Japery and Ivory

DATELINE MIRTHOLOGY — You expect government to be naive sometimes, but some prominent research universities — that’s you, Cornell — treat animals like birdbrains. This week, they formally gave up on finding the ivory-billed woodpecker.

This was reported in the Arkansas Democrat-Gazette, which for a half-decade has kept a special projects team just for hard-hitting reporting on scientists confirming the bird once considered extinct. (Proving that reports of newspapers going extinct need to be verified by science as well.) The article in Friday — the three paragraphs you can read without a subscription are sufficient because, well, you have me — would go on to note how this began in 2004 with a valid sighting.

The U.S. Fish and Wildlife Service is ending its funding of the project, $14 million so far. The administration of George W. Bush authorized the expenditure so it was a conservative use of tax money.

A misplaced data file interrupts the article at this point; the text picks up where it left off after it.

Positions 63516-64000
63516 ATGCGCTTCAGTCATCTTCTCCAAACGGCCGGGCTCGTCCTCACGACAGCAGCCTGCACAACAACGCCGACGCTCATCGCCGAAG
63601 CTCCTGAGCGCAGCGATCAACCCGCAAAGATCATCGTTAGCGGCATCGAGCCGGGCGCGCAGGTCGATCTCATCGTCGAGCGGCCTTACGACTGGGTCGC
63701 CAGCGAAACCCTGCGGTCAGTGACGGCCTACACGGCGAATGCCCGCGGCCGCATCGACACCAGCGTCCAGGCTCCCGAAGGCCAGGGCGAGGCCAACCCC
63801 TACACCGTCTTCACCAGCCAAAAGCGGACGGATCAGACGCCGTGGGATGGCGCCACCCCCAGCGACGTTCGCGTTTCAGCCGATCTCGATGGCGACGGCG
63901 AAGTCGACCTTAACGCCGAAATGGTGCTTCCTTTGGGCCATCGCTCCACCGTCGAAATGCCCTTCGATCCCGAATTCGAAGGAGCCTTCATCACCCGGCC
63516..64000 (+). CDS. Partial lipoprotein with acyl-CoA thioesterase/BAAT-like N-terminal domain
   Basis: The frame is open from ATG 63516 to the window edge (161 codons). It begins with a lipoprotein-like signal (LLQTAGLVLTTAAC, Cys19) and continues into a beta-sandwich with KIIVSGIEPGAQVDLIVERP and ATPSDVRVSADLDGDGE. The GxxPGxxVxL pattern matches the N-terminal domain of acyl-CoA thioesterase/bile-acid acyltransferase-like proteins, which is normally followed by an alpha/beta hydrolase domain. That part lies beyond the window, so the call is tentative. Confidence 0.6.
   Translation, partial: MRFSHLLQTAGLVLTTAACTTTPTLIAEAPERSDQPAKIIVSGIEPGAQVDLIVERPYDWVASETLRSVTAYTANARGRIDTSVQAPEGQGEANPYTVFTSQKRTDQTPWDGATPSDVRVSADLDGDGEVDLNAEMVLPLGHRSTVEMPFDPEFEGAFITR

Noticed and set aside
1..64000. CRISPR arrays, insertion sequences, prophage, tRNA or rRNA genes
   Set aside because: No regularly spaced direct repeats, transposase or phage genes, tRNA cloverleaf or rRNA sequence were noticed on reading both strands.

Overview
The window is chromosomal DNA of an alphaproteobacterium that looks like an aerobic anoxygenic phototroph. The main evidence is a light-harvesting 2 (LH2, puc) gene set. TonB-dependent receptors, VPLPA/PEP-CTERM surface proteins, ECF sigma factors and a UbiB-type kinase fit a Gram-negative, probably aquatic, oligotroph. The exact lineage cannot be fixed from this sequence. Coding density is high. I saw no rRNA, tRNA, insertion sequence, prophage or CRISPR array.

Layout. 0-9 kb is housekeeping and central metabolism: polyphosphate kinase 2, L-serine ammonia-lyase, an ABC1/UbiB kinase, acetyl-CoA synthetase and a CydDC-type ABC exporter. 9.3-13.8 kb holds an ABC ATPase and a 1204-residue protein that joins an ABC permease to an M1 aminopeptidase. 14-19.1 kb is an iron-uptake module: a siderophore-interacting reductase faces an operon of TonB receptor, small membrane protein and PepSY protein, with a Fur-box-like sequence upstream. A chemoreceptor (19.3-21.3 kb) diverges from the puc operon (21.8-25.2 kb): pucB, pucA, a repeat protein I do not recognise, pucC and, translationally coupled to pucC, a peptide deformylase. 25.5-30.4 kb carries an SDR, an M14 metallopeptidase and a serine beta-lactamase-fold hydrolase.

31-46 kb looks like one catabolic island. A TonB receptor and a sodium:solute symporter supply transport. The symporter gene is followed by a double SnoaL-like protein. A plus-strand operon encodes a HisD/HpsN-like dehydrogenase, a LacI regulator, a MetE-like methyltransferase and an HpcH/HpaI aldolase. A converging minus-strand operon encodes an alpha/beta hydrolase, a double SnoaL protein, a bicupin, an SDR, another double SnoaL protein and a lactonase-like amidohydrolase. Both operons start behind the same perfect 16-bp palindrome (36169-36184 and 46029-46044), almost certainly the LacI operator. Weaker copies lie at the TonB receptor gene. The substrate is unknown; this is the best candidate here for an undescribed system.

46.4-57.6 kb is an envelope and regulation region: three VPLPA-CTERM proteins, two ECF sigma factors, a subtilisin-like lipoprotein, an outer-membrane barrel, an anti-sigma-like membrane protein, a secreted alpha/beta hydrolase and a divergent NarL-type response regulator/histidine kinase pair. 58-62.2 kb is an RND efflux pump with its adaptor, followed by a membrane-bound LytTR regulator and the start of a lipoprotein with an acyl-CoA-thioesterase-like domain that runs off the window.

What Fish, Wildlife and Cornell forget is the intelligence of animals. This woodpecker species may not be rare, they’re just cleverer than we assume. Consider how often your pets outsmart you. We think of creatures as guided by instincts of food, mating and migration. While those are necessary — they’ve certainly stood me in good stead — ivory-bills successfully have avoided poachers, habitat developers and other idiots since the 19th century. After the turn of this century, maybe they got a little careless.

Scientists saw an ivory-bill some six times in 2004-05, but not since. Before disappearing, ivory-bill woodpeckers apparently wanted the last “Ha-ha-ha-HAA-ha.” A series of police reports in 2006 documents their path of mischief: Brick’s Birdberg Blotter.

I found these 14 news items from newspapers in towns so small they don’t have Wal-Marts, much less cell towers and the Internet. The 14 blotter briefs make slightly more sense when read from earliest up, Feb. 12 up to Feb. 25.

In 1982, Paul McCartney and Stevie Wonder recorded “Ebony and Ivory.” On muggy nights in the swamps of southern Arkansas, you can hear among the “kent-like” calls of either ivory-bills or bluejays a twee version of the hit pop song: “Japery and Ivory live together with some tension / Like keys dropped in bogs, here and there, don’t give it a mention.”

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